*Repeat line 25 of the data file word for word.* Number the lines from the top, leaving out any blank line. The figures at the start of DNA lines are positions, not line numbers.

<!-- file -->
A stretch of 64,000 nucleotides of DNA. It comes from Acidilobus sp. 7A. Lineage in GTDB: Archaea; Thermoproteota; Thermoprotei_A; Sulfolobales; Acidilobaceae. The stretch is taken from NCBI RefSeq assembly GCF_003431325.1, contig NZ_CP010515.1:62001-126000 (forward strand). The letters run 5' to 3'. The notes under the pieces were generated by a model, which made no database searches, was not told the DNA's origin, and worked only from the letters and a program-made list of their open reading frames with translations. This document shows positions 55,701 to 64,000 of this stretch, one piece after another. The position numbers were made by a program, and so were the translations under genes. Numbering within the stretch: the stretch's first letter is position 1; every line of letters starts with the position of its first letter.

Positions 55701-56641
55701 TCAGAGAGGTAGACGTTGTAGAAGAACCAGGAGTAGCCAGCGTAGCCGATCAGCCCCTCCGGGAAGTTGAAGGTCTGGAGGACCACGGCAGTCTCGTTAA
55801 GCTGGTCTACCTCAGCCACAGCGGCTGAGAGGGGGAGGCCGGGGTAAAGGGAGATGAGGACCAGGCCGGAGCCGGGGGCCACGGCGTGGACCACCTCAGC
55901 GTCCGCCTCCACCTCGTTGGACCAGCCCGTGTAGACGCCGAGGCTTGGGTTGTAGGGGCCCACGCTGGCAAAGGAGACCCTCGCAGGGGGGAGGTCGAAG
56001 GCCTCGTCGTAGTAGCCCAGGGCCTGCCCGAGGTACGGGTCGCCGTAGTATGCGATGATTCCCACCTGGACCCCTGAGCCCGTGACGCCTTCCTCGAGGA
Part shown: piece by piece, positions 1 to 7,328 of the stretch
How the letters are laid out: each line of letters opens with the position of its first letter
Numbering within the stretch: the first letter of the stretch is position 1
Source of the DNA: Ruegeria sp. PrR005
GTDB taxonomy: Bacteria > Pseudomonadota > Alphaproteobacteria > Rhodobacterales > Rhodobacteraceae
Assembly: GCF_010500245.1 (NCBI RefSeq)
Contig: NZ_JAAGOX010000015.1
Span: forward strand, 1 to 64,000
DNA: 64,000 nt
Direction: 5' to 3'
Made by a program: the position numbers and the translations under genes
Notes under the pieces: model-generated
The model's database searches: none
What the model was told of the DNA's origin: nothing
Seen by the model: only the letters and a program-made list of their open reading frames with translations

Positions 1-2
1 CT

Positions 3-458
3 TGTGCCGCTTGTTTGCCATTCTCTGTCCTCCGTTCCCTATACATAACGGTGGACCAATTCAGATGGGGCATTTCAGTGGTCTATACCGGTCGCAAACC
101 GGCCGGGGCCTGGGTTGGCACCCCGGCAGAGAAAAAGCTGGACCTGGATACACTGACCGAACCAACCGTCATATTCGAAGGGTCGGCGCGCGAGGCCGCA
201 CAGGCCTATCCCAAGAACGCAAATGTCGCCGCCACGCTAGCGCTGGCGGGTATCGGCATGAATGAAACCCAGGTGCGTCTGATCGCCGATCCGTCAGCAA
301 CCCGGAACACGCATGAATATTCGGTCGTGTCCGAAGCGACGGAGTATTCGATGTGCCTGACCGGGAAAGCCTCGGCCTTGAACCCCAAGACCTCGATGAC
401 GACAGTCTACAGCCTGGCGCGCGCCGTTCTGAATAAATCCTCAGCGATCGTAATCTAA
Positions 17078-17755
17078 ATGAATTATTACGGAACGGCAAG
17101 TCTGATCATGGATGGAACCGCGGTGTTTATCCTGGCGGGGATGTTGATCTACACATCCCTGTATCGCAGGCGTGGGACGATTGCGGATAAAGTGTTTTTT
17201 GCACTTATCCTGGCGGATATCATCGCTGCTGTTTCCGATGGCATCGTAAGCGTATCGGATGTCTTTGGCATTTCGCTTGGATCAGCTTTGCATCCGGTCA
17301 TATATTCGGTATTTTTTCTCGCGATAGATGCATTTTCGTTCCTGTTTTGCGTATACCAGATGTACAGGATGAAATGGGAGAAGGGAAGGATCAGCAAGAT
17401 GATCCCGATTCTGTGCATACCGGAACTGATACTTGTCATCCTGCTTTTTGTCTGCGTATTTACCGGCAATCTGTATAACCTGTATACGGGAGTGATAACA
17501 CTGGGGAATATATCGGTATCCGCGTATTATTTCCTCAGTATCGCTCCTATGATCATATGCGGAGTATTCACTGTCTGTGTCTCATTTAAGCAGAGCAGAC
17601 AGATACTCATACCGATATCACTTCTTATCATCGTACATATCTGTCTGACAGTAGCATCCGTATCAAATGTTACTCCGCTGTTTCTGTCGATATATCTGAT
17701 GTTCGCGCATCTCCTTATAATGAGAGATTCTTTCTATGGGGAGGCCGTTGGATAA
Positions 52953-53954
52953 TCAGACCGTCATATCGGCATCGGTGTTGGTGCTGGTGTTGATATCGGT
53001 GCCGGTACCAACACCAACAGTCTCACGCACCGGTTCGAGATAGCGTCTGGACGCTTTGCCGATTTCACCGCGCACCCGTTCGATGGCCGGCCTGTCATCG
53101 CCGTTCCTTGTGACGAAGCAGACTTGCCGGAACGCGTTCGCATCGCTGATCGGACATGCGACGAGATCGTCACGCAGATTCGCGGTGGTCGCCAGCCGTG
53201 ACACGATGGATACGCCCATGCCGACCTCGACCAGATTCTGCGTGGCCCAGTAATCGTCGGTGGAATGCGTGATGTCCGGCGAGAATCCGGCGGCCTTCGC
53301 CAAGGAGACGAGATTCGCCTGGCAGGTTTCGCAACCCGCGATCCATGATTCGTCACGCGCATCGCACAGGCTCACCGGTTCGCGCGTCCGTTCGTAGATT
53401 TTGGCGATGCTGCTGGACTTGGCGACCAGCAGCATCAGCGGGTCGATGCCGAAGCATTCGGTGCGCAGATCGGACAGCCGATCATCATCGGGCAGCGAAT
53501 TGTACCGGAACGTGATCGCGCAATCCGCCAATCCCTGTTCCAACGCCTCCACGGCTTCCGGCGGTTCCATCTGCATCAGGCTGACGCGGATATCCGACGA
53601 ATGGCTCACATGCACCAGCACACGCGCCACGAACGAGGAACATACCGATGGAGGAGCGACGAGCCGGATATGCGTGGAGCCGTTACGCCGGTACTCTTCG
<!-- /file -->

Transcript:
3 TGTGCCGCTTGTTTGCCATTCTCTGTCCTCCGTTCCCTATACATAACGGTGGACCAATTCAGATGGGGCATTTCAGTGGTCTATACCGGTCGCAAACC